By Amanda Gardner
WEDNESDAY, June 22 (HealthDay News) -- Silicone-gel breast implants don't last forever, with as many as half of women with the devices requiring removal within 10 years of the initial surgery, U.S. health officials said Wednesday.
And "the longer a woman has the implants, the more likely she is to experience complications," Dr. Jeffrey Shuren, director for the Center for Devices and Radiological Health at the U.S. Food and Drug Administration, said during a press briefing.
The report released Wednesday said one in five women who receives silicone-gel implants to increase the size of their breasts will need to have these devices removed within 10 years of implant due to complications. And as many as half of women who receive implants for reconstruction after breast surgery will need them removed within the same time frame.
The difference in rates has to do with how much healthy tissue the woman has to support the implants, Shuren explained.
Common complications include: capsular contracture, which is hardening of the area around the implant; the need for additional surgeries; and implant removal. Other frequent problems include implant rupture, wrinkling, breast asymmetry, scarring, pain and infection, the FDA said.
These are basically the same complications noted when the two silicone-gel implants available in the United States were returned to the market in 2006, the FDA said.
Until 2006, silicone-gel implants had been banned by the FDA for 14 years because of concerns about possible links to several diseases, including cancer and lupus.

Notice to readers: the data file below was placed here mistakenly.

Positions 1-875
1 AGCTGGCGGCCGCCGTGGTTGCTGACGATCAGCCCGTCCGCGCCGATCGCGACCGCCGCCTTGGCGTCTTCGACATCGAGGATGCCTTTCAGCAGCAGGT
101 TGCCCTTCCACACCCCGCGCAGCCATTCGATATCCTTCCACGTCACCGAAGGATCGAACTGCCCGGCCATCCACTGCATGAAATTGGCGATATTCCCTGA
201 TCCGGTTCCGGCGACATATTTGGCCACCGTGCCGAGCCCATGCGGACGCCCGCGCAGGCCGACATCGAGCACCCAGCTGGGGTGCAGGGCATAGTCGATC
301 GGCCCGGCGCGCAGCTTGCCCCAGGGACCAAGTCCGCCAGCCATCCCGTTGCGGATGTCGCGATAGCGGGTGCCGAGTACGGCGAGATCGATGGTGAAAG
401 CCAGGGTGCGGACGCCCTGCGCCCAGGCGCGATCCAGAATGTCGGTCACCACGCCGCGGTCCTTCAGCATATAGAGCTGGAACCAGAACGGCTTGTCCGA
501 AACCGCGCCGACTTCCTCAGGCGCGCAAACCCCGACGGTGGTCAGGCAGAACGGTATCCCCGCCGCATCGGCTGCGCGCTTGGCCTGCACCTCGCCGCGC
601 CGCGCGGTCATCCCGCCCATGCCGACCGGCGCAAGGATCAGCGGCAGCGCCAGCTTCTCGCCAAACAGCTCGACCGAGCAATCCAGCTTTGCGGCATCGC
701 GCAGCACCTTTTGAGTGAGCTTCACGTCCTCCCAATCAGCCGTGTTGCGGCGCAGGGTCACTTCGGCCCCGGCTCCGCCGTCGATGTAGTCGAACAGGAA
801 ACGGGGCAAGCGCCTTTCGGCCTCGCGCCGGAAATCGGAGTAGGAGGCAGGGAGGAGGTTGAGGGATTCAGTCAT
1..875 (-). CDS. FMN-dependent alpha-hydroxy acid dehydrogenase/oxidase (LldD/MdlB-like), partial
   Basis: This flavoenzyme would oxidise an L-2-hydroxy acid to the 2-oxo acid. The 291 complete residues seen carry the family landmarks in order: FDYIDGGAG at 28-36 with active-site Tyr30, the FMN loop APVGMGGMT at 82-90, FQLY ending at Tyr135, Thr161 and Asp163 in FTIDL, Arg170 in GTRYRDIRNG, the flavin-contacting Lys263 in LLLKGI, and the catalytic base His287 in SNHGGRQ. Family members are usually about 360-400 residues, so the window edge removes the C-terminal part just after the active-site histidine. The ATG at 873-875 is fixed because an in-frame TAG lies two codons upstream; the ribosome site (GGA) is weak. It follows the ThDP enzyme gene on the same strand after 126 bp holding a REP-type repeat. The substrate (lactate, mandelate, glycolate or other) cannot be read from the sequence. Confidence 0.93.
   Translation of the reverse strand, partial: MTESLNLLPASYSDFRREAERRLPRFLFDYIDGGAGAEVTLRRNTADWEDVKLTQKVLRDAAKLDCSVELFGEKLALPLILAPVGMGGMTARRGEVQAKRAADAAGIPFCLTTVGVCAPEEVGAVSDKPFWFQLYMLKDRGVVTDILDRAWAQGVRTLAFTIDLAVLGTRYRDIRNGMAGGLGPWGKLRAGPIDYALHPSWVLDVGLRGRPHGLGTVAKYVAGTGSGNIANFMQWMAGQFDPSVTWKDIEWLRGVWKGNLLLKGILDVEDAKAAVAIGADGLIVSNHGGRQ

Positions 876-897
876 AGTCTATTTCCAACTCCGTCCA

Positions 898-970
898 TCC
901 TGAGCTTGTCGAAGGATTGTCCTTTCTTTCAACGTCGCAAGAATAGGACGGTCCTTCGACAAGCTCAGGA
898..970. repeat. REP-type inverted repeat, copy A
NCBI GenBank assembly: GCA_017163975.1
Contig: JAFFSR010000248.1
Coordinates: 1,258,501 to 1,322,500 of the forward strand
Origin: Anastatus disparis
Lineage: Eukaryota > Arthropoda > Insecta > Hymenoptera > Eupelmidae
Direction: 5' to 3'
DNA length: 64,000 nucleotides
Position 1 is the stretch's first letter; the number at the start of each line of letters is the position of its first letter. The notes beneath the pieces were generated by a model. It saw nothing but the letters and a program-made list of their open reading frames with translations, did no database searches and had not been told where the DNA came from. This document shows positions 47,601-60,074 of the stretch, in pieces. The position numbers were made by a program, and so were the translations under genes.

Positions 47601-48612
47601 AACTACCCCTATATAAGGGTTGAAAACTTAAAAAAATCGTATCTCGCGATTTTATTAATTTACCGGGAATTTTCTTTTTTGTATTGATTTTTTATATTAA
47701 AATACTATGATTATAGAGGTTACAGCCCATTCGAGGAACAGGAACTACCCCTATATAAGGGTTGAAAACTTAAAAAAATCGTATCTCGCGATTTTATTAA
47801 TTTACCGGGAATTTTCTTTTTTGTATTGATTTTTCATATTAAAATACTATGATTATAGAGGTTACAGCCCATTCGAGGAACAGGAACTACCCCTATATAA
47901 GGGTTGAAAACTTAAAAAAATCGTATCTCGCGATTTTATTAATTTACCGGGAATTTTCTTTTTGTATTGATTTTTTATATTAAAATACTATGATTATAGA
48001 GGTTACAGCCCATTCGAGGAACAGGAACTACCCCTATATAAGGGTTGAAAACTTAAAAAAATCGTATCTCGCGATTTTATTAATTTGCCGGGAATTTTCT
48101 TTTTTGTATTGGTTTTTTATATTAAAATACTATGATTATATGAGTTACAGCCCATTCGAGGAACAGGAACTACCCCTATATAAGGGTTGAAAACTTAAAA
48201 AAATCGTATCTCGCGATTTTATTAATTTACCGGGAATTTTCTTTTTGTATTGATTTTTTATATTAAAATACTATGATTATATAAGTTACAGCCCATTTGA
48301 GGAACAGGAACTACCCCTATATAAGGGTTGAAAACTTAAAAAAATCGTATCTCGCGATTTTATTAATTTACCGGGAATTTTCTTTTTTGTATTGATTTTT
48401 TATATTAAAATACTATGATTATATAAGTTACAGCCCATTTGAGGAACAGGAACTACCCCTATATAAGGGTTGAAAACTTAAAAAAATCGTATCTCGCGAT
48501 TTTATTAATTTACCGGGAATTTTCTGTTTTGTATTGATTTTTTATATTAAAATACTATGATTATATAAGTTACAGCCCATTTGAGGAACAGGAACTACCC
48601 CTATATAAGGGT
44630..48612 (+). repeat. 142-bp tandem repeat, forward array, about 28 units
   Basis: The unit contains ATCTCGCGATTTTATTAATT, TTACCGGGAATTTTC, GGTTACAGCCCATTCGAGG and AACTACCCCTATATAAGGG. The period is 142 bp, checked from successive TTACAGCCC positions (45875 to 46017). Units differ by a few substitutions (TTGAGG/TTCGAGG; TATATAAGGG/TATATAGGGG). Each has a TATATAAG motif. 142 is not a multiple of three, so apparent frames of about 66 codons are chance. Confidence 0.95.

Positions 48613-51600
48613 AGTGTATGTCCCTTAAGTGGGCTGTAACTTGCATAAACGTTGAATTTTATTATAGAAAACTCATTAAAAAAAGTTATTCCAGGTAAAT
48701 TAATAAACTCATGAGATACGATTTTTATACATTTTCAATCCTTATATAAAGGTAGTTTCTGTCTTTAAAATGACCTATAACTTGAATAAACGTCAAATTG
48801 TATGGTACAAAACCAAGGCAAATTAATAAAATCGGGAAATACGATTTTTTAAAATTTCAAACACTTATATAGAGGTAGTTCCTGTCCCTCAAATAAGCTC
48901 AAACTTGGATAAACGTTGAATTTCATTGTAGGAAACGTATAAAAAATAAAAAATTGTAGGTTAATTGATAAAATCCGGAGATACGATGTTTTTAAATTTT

On Wednesday, Shuren said, "Preliminary data doesn't show an increased risk of breast cancer or connective tissue disease such as rheumatoid arthritis. But to rule those out, we need studies that are larger and longer than those conducted thus far."
The FDA had said recently that breast implants may be linked to a higher risk of a rare form of lymphoma called anaplastic large cell lymphoma, but Shuren noted that those risks are actually "profoundly slim."
The findings announced Wednesday were based on preliminary data from six ongoing post-approval studies conducted by Allergan and Mentor, the two companies that manufacture the silicone-gel breast implants. The studies were mandated by the FDA as a condition of approval back in 2006.
But the companies have acknowledged problems with poor patient follow-up, to monitor their health. The situation is "improving," Shuren said, but wouldn't say what the rate of follow-up is at this point.
The new report concerned only silicone gel-filled implants, not saline implants.
For now, the FDA recommends that women: follow-up regularly with their doctor, which includes occasional MRIs to detect potential ruptures; pay attention to any changes and notify their health-care provider if they notice any unusual symptoms such as pain, asymmetry or swelling; and educate themselves on the signs and symptoms of complications.
Women who have agreed to participate in a study should stay involved.
The implants are safe if "used for the right patient population and the right circumstances, and that is that they are surgically implanted properly and that women continue to have appropriate follow-up," Shuren said.
"If women don't have any symptoms or signs, there's really nothing to do [except follow-up regularly with their doctor]," Shuren said. "At 10 years, most women won't have to take the implant out but, if you need to have it removed, you should have it removed."
According to Shuren, an estimated 5 million to 10 million women worldwide have breast implants.
More FDA advisory panel meetings are planned on the implants.
Visit the FDA for more on breast implants.
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